Right now there is a thing circulating on Facebook which attempts to discredit the NIV Bible. There’s nothing new — this has been going on for years — but many people, including people I know well and longtime friends are sharing it.

The problem is not that it is based in untruths, but it’s based in half-truths; it’s an example of how people can twist the facts to say what they want them to say.

Let me say at the outset that if you continue to feel that strongly about supporting this anti-NIV propaganda, please note that Searchlight continues to sell and support the New International Version and other modern translations. Perhaps we are not the Christian bookstore for you, and if so perhaps it’s time to move on. I mean that…

…For the record the verse numbering system was created before we had the original manuscripts to work with that we had today. Those so called missing verses aren’t “missing;” rather they were originally published based on less authoritative manuscripts, some containing what are known as “scribal run-ons.” This is generally explained in footnotes in many different Bible editions which also omit those verses from their primary texts, but include them in the notes.

The New International Version was created by The Committee on Bible Translation for Biblica formerly known as The International Bible Society. Biblica licenses Zondervan to print, market and distribute the NIV for them. They each work in partnership on other resources such as Devotions Daily and BibleGateway.com.  Some of the very same respected translators have worked on other translations including the NLT and ESV.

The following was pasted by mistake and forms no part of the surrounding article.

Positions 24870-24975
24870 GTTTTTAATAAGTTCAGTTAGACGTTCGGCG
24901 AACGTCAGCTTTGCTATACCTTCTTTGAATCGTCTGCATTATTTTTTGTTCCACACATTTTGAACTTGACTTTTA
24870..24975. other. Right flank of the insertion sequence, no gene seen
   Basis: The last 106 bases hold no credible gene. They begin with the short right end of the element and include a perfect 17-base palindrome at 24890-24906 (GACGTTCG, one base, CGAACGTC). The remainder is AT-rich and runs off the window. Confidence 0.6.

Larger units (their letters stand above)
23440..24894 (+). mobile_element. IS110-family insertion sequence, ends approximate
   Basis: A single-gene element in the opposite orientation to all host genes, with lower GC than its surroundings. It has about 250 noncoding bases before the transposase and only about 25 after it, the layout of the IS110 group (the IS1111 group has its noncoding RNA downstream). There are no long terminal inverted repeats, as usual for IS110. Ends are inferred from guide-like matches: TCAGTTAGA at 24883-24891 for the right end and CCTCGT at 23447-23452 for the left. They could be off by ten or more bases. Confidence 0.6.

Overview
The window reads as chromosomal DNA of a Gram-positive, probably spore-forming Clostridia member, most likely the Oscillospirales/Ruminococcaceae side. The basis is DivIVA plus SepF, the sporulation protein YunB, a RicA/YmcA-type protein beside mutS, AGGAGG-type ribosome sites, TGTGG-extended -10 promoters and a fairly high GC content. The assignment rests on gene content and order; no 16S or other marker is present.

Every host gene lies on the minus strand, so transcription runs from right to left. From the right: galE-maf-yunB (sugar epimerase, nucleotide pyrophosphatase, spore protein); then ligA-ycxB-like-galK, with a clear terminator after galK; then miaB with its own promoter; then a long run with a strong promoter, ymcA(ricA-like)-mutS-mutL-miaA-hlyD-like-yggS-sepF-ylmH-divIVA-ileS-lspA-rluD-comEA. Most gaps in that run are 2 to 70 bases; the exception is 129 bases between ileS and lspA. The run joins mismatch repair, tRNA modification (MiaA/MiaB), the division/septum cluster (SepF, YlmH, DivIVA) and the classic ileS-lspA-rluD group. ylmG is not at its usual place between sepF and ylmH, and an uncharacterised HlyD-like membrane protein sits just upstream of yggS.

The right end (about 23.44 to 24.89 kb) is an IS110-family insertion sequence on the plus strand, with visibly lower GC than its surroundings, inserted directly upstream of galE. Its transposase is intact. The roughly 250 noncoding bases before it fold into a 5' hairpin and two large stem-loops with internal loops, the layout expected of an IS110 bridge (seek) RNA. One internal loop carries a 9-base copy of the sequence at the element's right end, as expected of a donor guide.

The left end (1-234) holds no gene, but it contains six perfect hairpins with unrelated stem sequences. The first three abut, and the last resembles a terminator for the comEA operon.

Zondervan was purchased by NewsCorp subsidiary HarperCollins but operates with complete autonomy. Employees remain faithful to the original purpose of the company as established by Pat Zondervan. Nobody at NewsCorp or Harper tells Zondervan what to publish. On the other hand, having a large investment partner allows Zondervan and Thomas Nelson to do things they could never do on their own, such as the NIV 2011 revision or the massive switch to Comfort Print for all their Bible editions. It also means that Christian literature gets to places it normally wouldn’t: Airports, gift shops, mainstream bookstores and overseas markets.

Yes, not everything HarperCollins and its subsidiaries publishes is consistent with Christian values. But they are the current delivery system. Not everything on the UPS truck which delivers the Bibles to our store has my support either, but do I refuse the shipments because of other packages that are on the truck?

…On a personal level it grieves me deeply to see the Facebook post in question being shared by people who I considered friends. I am a point in our store’s history where I simply can’t deal with this argument much longer. I’m exhausted fighting the same battle. I would have hoped that in over 25 years in Northumberland we would have earned some trust.

If you shared or liked the post, I am so greatly disappointed that you would be caught up in its faulty logic and confrontational mindset. For everyone else, thanks for your continued trust and your willingness to rationally discuss those occasions where we’ve decided to carry authors and products which are seemingly on the edge. There’s always a backstory, and I’m always happy to explain why certain products were considered eligible for inclusion on our shelves.

Paul Wilkinson